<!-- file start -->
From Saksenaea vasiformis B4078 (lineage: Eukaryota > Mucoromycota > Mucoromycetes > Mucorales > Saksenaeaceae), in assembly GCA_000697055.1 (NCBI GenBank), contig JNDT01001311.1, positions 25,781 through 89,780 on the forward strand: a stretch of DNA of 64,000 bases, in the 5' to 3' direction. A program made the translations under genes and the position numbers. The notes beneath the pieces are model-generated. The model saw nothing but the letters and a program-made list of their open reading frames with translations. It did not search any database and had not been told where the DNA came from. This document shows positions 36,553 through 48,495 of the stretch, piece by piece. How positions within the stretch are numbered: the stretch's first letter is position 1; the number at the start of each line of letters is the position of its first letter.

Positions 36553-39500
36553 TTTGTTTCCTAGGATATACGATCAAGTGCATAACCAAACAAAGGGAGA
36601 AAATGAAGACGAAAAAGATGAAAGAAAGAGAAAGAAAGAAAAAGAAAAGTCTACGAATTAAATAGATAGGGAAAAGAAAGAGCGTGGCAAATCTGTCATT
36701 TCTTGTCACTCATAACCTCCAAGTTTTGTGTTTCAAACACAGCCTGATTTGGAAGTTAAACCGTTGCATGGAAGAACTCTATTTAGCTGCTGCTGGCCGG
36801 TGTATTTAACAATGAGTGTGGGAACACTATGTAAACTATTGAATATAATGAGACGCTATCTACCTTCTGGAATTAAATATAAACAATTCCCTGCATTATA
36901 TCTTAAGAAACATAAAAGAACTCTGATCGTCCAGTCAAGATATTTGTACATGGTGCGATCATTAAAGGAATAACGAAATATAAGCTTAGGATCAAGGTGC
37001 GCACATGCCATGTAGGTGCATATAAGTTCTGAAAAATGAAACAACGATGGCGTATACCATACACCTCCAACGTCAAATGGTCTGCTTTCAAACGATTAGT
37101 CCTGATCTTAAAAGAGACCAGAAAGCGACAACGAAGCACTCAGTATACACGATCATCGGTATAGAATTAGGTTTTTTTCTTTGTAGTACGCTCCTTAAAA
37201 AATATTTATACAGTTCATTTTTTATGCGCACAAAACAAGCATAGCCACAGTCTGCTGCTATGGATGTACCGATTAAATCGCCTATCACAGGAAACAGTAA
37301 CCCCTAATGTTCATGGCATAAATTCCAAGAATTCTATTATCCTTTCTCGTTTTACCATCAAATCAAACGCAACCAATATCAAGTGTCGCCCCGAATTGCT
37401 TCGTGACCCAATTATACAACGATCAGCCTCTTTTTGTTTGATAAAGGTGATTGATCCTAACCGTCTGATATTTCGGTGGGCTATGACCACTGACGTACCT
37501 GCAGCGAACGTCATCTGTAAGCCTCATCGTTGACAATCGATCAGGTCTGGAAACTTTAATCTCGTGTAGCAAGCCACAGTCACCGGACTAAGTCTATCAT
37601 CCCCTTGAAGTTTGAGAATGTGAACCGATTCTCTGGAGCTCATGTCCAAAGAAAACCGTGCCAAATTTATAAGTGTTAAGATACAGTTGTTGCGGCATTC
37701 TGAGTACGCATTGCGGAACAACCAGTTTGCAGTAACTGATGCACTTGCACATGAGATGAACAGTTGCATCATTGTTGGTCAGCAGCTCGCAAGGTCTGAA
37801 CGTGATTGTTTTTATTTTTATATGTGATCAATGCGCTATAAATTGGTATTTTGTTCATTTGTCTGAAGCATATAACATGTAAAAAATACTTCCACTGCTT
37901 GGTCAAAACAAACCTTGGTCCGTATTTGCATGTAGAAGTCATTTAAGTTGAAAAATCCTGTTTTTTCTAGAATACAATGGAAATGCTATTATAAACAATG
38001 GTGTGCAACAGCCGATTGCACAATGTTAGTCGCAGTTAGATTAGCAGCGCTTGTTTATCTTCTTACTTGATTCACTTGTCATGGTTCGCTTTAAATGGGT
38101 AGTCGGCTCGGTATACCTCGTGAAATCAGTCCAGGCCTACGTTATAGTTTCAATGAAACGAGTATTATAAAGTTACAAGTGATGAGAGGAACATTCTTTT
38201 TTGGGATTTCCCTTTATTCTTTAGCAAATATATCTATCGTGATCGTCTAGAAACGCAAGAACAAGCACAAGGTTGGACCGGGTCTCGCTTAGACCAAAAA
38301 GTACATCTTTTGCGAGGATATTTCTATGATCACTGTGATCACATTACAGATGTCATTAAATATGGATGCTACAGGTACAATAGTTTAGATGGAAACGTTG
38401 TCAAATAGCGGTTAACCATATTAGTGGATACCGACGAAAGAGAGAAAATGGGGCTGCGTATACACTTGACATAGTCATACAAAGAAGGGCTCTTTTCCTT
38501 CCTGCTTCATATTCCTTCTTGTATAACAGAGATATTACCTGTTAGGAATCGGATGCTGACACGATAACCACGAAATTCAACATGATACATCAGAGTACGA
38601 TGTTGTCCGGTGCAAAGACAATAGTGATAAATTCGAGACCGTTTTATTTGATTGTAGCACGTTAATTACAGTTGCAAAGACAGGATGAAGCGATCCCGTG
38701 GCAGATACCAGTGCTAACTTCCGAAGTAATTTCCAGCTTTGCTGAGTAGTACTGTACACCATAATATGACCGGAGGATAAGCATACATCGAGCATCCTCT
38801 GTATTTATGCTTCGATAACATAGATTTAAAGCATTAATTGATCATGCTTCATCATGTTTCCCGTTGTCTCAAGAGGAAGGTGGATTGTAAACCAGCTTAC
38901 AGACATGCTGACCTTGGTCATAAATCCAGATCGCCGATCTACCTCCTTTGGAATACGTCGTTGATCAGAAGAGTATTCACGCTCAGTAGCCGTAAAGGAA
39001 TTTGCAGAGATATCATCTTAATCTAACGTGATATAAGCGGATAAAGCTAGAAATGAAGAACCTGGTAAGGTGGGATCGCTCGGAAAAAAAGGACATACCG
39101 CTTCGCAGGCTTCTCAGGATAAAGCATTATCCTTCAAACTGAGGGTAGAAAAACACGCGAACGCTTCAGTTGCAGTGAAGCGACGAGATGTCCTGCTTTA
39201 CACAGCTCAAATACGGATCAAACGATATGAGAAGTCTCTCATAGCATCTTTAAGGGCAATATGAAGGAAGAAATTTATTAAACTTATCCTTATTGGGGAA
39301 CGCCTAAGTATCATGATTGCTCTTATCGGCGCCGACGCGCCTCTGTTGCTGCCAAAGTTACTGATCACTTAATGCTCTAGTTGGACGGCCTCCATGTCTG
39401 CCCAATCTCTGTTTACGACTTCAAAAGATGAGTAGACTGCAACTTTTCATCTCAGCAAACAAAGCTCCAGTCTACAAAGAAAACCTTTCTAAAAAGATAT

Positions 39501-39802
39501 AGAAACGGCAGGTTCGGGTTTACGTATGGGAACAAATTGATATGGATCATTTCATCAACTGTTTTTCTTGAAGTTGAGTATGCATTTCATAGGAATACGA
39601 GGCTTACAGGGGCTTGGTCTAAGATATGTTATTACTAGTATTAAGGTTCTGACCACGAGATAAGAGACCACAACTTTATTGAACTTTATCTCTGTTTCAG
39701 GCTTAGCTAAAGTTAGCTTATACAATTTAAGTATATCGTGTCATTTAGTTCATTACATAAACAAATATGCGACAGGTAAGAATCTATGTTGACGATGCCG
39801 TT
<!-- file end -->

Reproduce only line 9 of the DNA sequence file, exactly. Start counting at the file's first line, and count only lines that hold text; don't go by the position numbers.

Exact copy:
37101 CCTGATCTTAAAAGAGACCAGAAAGCGACAACGAAGCACTCAGTATACACGATCATCGGTATAGAATTAGGTTTTTTTCTTTGTAGTACGCTCCTTAAAA